Alberto Zaccheroni’s first year as national team manager could hardly have been more successful, but that does not mean the Italian can expect to stroll through Japan’s opening World Cup qualifying fixtures starting this week.
Japan begins its bid to reach the finals for a fifth successive tournament against North Korea in Saitama on Friday or Saturday — depending on typhoon weather reports — before traveling to Tashkent to face Uzbekistan on Sept. 6. Punishment for fielding an ineligible player means Tajikistan takes Syria’s place in the four-team group, but even with two sides making it past the round-robin stage to the final qualifying round, Zaccheroni’s Asian champions cannot take anything for granted.
The third-round stage at which Japan enters the fray usually throws up one rival worthy of the name, but this time two serious contenders have been drawn from the pot. North Korea’s 7-0 thrashing by Portugal at last year’s World Cup should not detract from the hermit nation’s achievement of reaching South Africa in the first place, while Uzbekistan was an Asian Cup semifinalist as recently as January this year.
Japanese defenders will need no introduction to North Korean striker Chong Tese after his 4½ years in the J. League with Kawasaki Frontale, while midfielder Ryang Yong Gi has been in exceptional form this season for Vegalta Sendai. Uzbekistan boasts former Asian player of the year Server Djeparov among its ranks, and the number of his countrymen plying their trade in the strong Russian League shows why the Central Asian nation has long been regarded as the continent’s dark horse.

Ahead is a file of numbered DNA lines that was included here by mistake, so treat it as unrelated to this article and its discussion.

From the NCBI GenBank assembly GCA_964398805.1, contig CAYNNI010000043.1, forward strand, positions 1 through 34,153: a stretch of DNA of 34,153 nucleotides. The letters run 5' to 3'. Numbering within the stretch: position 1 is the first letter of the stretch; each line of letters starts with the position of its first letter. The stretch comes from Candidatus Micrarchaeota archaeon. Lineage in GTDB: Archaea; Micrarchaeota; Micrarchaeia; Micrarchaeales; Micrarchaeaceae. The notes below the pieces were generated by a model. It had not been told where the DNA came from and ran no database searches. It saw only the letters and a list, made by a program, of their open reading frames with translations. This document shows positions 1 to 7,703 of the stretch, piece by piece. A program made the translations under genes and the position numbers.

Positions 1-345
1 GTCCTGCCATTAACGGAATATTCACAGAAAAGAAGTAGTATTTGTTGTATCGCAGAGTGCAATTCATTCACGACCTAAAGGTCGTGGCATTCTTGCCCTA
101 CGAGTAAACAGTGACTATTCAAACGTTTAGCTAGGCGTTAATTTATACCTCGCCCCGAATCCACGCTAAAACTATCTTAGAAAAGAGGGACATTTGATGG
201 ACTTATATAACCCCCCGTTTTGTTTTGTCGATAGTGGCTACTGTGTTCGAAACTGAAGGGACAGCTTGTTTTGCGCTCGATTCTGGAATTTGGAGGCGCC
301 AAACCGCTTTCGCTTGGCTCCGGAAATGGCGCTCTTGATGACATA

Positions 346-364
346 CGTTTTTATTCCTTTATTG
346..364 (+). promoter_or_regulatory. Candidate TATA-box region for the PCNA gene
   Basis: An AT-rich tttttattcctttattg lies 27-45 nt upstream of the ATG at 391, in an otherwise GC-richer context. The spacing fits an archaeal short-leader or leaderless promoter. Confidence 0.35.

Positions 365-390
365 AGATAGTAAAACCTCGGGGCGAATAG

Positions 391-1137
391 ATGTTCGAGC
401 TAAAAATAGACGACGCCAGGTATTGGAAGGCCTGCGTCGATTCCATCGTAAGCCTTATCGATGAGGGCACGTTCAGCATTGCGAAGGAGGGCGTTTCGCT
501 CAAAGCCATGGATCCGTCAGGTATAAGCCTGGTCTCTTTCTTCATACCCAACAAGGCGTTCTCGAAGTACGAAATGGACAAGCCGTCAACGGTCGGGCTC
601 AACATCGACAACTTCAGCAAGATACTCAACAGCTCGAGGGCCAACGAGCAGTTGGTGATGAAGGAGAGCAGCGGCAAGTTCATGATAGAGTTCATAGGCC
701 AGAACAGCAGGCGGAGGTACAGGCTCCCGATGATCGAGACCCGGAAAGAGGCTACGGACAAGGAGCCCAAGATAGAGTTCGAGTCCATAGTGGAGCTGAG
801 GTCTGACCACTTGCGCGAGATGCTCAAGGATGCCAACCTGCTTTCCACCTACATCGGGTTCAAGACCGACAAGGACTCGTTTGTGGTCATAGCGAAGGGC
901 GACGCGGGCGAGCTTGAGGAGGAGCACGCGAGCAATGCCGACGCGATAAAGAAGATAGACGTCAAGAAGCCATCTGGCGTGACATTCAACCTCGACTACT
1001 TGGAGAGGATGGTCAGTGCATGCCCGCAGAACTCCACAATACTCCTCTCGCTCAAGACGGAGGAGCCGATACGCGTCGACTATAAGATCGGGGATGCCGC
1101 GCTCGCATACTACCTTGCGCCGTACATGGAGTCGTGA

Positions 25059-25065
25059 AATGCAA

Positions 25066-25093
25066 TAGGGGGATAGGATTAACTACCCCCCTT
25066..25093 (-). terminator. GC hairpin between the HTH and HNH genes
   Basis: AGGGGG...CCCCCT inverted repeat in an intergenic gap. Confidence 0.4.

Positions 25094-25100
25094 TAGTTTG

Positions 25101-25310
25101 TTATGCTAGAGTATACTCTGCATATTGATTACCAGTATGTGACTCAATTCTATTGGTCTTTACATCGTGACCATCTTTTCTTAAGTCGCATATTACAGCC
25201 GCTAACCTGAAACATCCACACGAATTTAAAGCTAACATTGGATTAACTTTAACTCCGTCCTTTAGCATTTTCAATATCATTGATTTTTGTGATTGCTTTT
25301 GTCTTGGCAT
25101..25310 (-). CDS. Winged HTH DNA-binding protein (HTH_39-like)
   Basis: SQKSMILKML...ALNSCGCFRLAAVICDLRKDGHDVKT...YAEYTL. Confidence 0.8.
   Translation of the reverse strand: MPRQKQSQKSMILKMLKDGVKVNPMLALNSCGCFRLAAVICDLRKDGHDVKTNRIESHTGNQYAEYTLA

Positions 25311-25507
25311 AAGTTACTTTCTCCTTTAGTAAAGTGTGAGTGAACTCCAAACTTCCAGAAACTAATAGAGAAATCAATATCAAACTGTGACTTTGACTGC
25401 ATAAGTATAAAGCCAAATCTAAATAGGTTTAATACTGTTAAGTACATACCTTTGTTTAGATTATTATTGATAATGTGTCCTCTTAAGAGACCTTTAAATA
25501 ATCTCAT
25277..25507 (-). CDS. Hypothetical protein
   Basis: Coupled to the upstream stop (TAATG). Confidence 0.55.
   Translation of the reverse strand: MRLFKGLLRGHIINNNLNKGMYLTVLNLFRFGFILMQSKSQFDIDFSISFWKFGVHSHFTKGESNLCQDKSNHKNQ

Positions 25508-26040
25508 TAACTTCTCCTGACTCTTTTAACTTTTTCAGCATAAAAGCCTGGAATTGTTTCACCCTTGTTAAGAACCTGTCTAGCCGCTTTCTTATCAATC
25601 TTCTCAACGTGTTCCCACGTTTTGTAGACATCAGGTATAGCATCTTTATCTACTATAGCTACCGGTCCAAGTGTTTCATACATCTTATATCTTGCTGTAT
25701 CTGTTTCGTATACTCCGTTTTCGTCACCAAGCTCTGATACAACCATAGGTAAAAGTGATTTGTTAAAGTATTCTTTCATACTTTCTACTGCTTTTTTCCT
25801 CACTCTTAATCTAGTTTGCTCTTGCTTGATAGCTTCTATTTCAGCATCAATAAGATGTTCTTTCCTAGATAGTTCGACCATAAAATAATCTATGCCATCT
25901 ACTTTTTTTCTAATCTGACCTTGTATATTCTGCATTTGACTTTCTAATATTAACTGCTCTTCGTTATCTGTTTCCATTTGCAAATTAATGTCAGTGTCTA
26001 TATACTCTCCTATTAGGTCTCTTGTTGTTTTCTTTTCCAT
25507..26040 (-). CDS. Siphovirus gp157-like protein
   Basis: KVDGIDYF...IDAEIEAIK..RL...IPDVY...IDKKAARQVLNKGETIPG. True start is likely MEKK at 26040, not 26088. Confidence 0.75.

For Japan, then, the importance of making a strong start cannot be understated. Previous manager Takeshi Okada spent the same stage of the 2010 qualifying process striving to make up lost ground after a surprise early defeat to Bahrain, and with bigger sharks lurking this time around there will be far less margin for error.
Having arrived in Japan last summer with no international experience on his resume, the upcoming series will also be a test for Zaccheroni himself. Winning the Asian Cup in Qatar in January should certainly hold the 58-year-old in good stead, but the size and diversity of the continent brings its own particular challenges, and the defensive outlook of weaker teams can be a frustrating obstacle.
In Zaccheroni’s favor, however, is a squad that is packed with quality, playing well and improving all the time. Keisuke Honda and Kengo Nakamura were ruled out with injuries on Wednesday, but the manager has plenty of options, and with young players like Hiroshi Kiyotake and Genki Haraguchi breaking through, competition for places is fiercer than ever.
Such strength in depth is evidence of the rich seam of talent currently running through the Japanese game, and to fall at the first hurdle of World Cup qualification would be an unthinkable setback. Japan has grown so used to taking its place at the top table that the debilitating effects of spending four years in the wilderness have become a distant memory, but the danger is real and a good start is essential.
As Asian champions, however, the upper hand is very much with Japan. If Zaccheroni can begin his second year in charge the same way he blazed through his first, results will surely follow.